IMAM MOATAZ AL-HALLAK, THE SPIRITUAL LEADER OF THE CENTER STREET mosque in Arlington, is an imposing man with burly shoulders, olive skin, dark brown eyes, a prominent nose, and a coal-black beard that he wears long and untrimmed, in the traditional Muslim fashion. He almost always dresses in a floor-length caftan and a knit skullcap. Last September 16, Imam Al-Hallak was at home when he got a phone call from a woman named April Ray. She was nearly hysterical; her husband, Wadih el Hage, a devoted member of the Center Street mosque, had just been linked to the bombings of two U.S. embassies in Africa a month earlier. “Wadih used to come on a daily basis,” Imam Al-Hallak told me later. “He was very helpful. I am the only full-time employee, so volunteer work is very needed. When we heard what he was being accused of, we were very surprised.”
Others were not so surprised: The Federal Bureau of Investigation believes that el Hage has long been a close associate of Saudi businessman and alleged terrorist Osama bin Laden, who is suspected of planning the attacks. El Hage is awaiting trial in New York on charges of perjury and conspiring to kill United States nationals. Subsequently, Imam Al-Hallak was described by a federal prosecutor as a go-between for the bin Laden organization. When the Dallas Morning News splashed a story about the imam across its front pages, many people in the Metroplex wondered what sinister activities might be going on in the Center Street mosque.
For most Westerners, the crimes Wadih el Hage is accused of evoke an idea as old as the Crusades: that Islam spawns fanatics willing to commit violence against non-believers in the name of Allah. But these fears are matched by those of the 100,000 or so Muslims who live in the Metroplex. Some of them are American-born, many are not Arabs, and most are not swept up in global politics. In the wake of the bombings, whether the truth about their rather normal selves would prevail became the central question in their lives.
THE CENTER STREET MOSQUE IS AN ATTRACTIVE TWO-STORY redbrick building set back from the road in the heart of Arlington. It does not look especially Middle Eastern: It has no mosaics, no dome, no minaret. Most Texans think of Arlington as the archetypal suburb; a mosque in these parts seems wildly out of place. Why would tens of thousands of Muslims end up here, halfway around the globe from the countries where they were born?
I first visited the mosque on a Friday (devout Muslims pray five times a day, but on Fridays the weekly sermon is delivered). It was November, shortly after the arrest of el Hage. Like most mosques in the Metroplex, Center Street is affiliated with the Sunni branch of Islam (as opposed to the Shiite branch, which prevails in Iran), so it operates without mullahs or ayatollahs. Sunni mosques are run by democratically elected associations that appoint a spiritual leader of their choosing. Imam Al-Hallak, who emigrated from Syria in 1986, has led the congregation ever since they used to meet in a rented house more than a decade ago. Later he helped raise money to build the mosque, which now attracts up to six hundred worshipers to some services. Among his followers, Imam Al-Hallak is revered for having memorized the entire Qur’an. He practices a conservative strain of Islam known as Salafi, and from time to time, less-orthodox Muslims living in the area have criticized his fundamentalism. Unlike many other imams in the Metroplex, Al-Hallak does not possess any degrees in Islamic studies. Growing up in Damascus, where his family ran an import-export business, he studied airplane mechanics. Once he moved to Arlington, however, other Muslims were so impressed with his ability to recite from the Qur’an that they asked him to lead them in prayer on a regular basis.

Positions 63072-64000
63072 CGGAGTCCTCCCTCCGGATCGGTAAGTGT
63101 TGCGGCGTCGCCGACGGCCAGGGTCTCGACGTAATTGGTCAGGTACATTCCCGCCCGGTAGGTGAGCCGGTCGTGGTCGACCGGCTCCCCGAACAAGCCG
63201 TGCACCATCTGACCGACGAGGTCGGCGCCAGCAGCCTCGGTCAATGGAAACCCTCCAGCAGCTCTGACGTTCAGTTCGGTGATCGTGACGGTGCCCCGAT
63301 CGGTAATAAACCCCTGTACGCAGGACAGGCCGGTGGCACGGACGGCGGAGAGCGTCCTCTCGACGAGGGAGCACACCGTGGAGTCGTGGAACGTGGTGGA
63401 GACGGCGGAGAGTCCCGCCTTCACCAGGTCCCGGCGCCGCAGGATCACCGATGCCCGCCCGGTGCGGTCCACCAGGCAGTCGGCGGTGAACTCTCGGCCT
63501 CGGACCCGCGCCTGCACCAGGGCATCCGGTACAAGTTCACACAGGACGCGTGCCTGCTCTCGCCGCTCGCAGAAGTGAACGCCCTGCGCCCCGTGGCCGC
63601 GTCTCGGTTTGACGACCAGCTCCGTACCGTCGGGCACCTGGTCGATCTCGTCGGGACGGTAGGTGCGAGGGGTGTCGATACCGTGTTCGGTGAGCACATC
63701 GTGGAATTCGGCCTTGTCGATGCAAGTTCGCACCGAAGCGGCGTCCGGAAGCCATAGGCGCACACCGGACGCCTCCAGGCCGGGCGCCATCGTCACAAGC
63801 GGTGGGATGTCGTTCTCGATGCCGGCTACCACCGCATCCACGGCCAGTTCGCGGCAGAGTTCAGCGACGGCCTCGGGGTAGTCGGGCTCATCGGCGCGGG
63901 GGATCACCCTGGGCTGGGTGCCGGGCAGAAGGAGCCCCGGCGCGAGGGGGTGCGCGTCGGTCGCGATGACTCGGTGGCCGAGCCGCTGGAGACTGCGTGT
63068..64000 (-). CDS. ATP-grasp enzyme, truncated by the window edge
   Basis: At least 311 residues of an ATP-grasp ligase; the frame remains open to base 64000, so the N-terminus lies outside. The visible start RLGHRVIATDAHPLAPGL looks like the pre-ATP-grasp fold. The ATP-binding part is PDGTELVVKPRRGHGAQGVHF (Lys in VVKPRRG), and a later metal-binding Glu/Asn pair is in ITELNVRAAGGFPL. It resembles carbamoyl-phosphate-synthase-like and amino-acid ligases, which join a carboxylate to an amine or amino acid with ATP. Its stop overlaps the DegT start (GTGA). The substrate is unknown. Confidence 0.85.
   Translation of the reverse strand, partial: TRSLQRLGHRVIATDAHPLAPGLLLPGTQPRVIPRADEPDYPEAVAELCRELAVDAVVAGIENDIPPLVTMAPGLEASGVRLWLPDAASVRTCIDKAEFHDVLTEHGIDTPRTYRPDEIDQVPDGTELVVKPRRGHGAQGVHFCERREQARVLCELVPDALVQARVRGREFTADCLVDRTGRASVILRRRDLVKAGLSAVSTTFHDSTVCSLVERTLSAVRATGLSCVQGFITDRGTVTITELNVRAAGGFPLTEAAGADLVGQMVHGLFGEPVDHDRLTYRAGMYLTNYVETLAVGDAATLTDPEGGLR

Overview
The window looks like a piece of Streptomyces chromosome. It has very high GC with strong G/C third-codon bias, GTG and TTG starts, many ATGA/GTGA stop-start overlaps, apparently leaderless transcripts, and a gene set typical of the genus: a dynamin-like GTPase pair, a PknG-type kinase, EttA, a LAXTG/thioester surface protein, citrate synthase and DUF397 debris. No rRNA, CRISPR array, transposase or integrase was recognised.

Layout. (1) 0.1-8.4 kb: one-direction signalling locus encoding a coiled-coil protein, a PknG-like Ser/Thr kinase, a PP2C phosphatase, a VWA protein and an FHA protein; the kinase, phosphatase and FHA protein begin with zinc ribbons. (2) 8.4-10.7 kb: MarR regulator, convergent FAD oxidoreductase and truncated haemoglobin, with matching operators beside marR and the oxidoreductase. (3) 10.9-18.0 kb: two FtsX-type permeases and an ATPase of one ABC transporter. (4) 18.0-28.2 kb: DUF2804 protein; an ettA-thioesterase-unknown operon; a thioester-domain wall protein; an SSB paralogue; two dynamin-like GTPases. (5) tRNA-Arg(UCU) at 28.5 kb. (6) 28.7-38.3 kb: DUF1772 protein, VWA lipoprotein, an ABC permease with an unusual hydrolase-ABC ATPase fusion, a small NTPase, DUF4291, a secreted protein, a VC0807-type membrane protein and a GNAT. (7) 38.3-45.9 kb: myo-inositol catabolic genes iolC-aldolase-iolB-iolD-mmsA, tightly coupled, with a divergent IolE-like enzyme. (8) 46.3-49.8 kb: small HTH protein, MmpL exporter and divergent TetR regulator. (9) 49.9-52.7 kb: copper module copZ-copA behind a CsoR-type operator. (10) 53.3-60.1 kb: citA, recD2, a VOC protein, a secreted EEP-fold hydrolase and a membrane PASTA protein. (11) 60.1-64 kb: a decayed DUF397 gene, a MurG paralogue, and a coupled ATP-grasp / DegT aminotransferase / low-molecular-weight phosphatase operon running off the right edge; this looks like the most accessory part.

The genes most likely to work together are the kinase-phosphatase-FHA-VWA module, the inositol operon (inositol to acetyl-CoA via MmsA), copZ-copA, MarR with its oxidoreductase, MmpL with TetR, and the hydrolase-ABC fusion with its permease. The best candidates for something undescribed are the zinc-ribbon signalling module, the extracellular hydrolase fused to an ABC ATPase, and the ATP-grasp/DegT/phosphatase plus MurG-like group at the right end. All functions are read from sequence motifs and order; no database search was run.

Islamic law requires women to clothe themselves modestly, so I wore a long dress, a tweed jacket, and a scarf. At most mosques, men and women worship separately; I avoided the front approach and walked in through a set of doors labeled “Sisters Entrance.” Inside a sunny anteroom was a door with a sign that said, “Brothers Only.” The mosque consisted of a large sanctuary, several classrooms, and a couple of offices. Being forbidden to enter the sanctuary, I went upstairs. The women’s prayer room was long and narrow, like an enclosed balcony, with windows that look down onto the men’s space. There was no furniture. After taking off my shoes, I sat down on the floor near a fair-skinned woman in modest attire (hijab), a white dress with black cuffs and collar. In traditional Muslim fashion, it completely obscured her figure. Her black scarf covered all her hair, leaving just her pale face exposed. She was reclining on the carpeting, studying a leather-bound Qur’an. Additional women filtered in wearing colors from the same drab palette, and I found myself assuming that Islam had some prohibition against bright colors. Then a dark-skinned Indian woman appeared in a billowing outfit of canary-yellow silk, and another woman entered dressed in searing purple. After them came a woman dressed in a tunic and pantaloons made of stone-washed denim—an East-meets-Southwest look that struck me as the perfect metaphor for the phenomenon of Islam in Texas.
Shortly before prayers began, two more women appeared. They were dressed head-to-toe in charcoal gray, and their faces were masked by opaque black veils, except for slits across their eyes. As I watched them climb the steps, their severe robes flapping like birds’ wings, I guessed they must be from Saudi Arabia, a country that favors repressive interpretations of Islam. As the women entered the room, however, the taller of the two pointed at me and said, “I know who you are,” in a broad American accent. “ Salaamu alaikum. Be right with you.” It was Njeri Abdul-Munit, the principal of the mosque’s school,